Lively, entertaining reviews of, and essays on, old and newer films and everything relating to them, written by professional author William Schoell.

Thursday, February 25, 2016

ROADSHOW: The Fall of Film Musicals in the 1960s

ROADSHOW: The Fall of Film Musicals in the 1960s. Matthew Kennedy. Oxford University Press; 2014.

If you've reached a certain age you may remember going with your parents to see big, splashy, over-produced versions of Broadway musicals such as The Sound of Music, which I saw at the Rivoli in New York when I was a kid. You may not remember that many of these films were released as "roadshows" -- you got tickets and reserved seats in advance -- and while most of these roadshows were musicals, a few were not. They were long, often had intermissions, and, of course, higher ticket prices. [The last roadshow I remember seeing was, of all things, Last Tango in Paris.] In any case, with wit, solid research, and large doses of amiability, Matthew Kennedy traces the birth and death of the roadshow musical in this marvelously entertaining and very well-written volume. Once upon a time Julie Andrews [Darling Lili] was seen as the greatest thing since sliced bread, but that was before she appeared in Star! and others and soon her "mega-star" days were over. Then we have all the musical adaptations -- Paint Your Wagon, Camelot, Goodbye Mr. Chips -- in which most of the lead performers could not sing.  When producers ran out of Broadway shows to adapt (Funny Girl, Hello Dolly) they made musicals out of films that originally had no music in them  (the aforementioned Mr. Chips) or adapted films, such as Dr. Dolittle and The Happiest Millionaire, from other medium. And we mustn't forget the hilarious "feud" between Barbra Streisand [A Star is Born] and Carol Channing [The First Traveling Saleslady] when the former got the coveted part in Hello Dolly which Channing felt should have been hers. Roadshow dissects what went wrong with most of these over-bloated pictures, whose musical values were often lost behind inappropriate actors and overblown budgets, as well as producers and directors who often had no idea what they were doing, such as Joshua Logan of Paint Your Wagon. Broadway adaptations of the previous decade may have been more effective (Carousel, The King and I etc.), but  in the sixties for every Sound of Music there were half a dozen or more critical and financial mega-turkeys.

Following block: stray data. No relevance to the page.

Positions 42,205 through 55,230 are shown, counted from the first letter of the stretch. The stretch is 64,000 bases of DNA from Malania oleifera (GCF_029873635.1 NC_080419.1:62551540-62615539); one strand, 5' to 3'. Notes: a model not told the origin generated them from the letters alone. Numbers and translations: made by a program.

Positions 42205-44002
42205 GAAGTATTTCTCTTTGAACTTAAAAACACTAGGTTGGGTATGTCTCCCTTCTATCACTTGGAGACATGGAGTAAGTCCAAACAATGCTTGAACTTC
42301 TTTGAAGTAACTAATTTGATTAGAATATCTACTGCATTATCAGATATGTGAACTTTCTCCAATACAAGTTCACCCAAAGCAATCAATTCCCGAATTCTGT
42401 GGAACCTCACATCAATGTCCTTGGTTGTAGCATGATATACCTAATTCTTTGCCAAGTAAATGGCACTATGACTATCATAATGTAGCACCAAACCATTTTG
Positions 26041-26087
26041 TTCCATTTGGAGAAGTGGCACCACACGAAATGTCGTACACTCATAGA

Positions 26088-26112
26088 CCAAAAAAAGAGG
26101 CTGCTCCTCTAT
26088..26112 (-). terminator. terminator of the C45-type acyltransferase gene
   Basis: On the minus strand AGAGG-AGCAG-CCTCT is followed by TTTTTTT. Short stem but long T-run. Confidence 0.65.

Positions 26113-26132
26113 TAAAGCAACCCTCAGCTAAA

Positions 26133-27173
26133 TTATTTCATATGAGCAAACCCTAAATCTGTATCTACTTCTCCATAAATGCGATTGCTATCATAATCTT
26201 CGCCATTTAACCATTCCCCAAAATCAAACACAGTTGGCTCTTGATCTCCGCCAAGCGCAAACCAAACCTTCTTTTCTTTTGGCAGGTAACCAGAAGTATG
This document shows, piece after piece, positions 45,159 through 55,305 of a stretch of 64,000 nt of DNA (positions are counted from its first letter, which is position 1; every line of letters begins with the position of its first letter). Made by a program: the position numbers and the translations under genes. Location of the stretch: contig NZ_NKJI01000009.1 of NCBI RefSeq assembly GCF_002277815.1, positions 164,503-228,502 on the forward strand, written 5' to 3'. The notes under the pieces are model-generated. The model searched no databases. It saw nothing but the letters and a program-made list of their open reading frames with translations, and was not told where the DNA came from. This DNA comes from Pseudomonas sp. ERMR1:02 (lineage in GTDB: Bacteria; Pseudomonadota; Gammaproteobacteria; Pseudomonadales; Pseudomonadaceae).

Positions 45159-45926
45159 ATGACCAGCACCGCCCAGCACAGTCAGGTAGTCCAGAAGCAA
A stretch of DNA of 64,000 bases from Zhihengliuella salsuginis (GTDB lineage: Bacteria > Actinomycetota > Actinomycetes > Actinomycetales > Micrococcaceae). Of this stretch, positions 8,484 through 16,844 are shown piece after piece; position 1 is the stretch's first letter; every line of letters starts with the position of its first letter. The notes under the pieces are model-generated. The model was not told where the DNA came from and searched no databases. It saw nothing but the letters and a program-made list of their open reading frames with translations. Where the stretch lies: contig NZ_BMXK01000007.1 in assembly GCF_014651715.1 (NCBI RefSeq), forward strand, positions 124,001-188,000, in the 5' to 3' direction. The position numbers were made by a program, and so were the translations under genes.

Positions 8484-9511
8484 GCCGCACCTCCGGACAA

Verdict: Compulsorily readable! ****.


angelman66 said...

Now this is a must-read, right up my alley, Bill. Musicals really did change, taking a turn for the worse in the late 60s, while on Broadway the stage musical was in its 2nd renaissance with cool and innovative shows like Hair and Company and Pippin...

So true that so many of these stars could not sing. Natalie Wood, when allowed to do her own singing, was like chalk on a blackboard as Gypsy!! And Clint Eastwood in Paint Your Wagon...I just saw him in Gran Torino from a couple years back, and at the end he performed a song over the closing credits, so I guess he really enjoyed singing.

Looking forward to this one, Bill, thanks for your always-astute recommendations!

William said...

Thanks, Chris. Yes, I would pounce on this one. It's so entertaining and readable and amusing that I practically read it in one sitting, ignoring everything else I was supposed to do that night.

Unfortunately certain actors with massive egos think they can do anything, including singing, which is, sadly, not the case.